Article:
Date of Graduation


Document Type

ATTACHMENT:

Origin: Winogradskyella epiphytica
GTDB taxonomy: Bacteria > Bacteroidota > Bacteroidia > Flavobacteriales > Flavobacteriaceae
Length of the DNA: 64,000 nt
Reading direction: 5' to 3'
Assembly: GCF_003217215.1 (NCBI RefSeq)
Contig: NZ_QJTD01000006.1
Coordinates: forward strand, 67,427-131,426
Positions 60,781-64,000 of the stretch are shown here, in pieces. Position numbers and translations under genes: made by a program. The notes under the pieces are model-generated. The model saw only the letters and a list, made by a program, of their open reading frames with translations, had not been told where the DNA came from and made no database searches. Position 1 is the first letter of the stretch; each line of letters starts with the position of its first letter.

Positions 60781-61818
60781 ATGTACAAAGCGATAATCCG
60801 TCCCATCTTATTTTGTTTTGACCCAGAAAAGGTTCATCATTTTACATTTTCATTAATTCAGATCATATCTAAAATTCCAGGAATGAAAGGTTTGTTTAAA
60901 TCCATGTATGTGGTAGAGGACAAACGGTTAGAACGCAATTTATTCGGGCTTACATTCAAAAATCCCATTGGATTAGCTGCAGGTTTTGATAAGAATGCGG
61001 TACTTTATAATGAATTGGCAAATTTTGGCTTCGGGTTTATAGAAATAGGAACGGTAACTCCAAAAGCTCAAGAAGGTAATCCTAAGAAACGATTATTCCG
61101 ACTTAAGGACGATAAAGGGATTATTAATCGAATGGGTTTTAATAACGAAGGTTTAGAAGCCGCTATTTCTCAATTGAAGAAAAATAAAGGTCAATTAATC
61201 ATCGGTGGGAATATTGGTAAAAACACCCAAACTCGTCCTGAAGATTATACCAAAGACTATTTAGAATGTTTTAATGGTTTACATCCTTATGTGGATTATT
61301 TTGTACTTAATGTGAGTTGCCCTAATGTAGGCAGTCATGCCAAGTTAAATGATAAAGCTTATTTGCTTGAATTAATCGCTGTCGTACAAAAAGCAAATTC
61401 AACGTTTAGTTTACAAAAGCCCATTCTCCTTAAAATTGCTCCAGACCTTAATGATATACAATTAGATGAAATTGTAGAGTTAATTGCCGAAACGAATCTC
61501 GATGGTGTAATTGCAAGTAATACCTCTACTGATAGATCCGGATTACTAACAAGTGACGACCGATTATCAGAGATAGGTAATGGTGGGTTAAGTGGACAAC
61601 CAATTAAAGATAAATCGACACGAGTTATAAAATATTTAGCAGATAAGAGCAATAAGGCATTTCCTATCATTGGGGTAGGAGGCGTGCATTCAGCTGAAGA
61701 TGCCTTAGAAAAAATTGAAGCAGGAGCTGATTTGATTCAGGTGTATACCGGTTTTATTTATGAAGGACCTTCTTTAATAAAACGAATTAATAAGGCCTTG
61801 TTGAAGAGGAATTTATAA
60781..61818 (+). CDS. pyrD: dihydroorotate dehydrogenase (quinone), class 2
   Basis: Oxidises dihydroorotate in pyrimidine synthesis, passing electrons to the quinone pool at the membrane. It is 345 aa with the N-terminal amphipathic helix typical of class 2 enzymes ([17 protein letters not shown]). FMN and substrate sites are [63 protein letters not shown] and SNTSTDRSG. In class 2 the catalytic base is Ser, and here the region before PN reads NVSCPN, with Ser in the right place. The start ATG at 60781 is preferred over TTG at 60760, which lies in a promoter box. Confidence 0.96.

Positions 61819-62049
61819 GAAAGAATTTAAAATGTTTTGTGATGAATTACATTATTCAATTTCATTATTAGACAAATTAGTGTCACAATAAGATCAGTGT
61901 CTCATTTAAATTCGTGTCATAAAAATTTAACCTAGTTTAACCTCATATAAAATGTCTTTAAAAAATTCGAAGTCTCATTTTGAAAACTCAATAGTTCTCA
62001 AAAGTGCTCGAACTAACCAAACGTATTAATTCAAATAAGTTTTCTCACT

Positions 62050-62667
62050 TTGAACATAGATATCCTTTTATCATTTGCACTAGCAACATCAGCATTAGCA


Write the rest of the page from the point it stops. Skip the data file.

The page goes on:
A mother’s knowledge about parenting and child development is an important facilitator of effective parenting behavior. Research suggests that an infant’s healthy development is influenced by his or her mother’s parenting behaviors (Kenny, Bowen, & Starte, 2004). Although past research has established the relations between parenting knowledge and many maternal and infant characteristics, the importance of this topic necessitates further research. The current study was conducted to assess relations among mothers’ parenting and milestone knowledge, mothers’ sources of information about parenting and child development, mothers’ social support network density and satisfaction with the availability of their support networks, mothers’ parenting self-efficacy, and child development at two points during the infants’ first year. Data from 115 first-time mothers of 4- and 10-month-olds were collected via surveys. Twenty-five of those mothers also allowed their 10-month-old infants to be administered the Bayley Scales of Infant Development. In the current study, mothers of 4-month-olds had more accurate knowledge about milestones that were going to be achieved soon in their infant’s development and milestones that were currently occurring than they did about past development. Mothers of 10-month-olds had better knowledge of present and future development than they did about past development. Mothers had more accurate knowledge about milestones that happen nearer the age of their child than did mothers of other-age infants. Mothers with higher social support network density tended to use information sources more often to seek parenting and infant development knowledge than did mothers with low social support network density. Mothers in the current study used informal sources of information to seek knowledge about parenting and infant development to a greater extent than they used formal sources. Both mothers’ higher satisfaction with their social support networks and a higher density of their social support networks was predictive of better maternal self-efficacy. Findings from this study can be used to facilitate further research about mothers’ knowledge of upcoming milestones, the links between social support network density and self-efficacy, and the links between information sources mothers use for parenting knowledge and infant development. Findings are discussed in terms of informing interventions.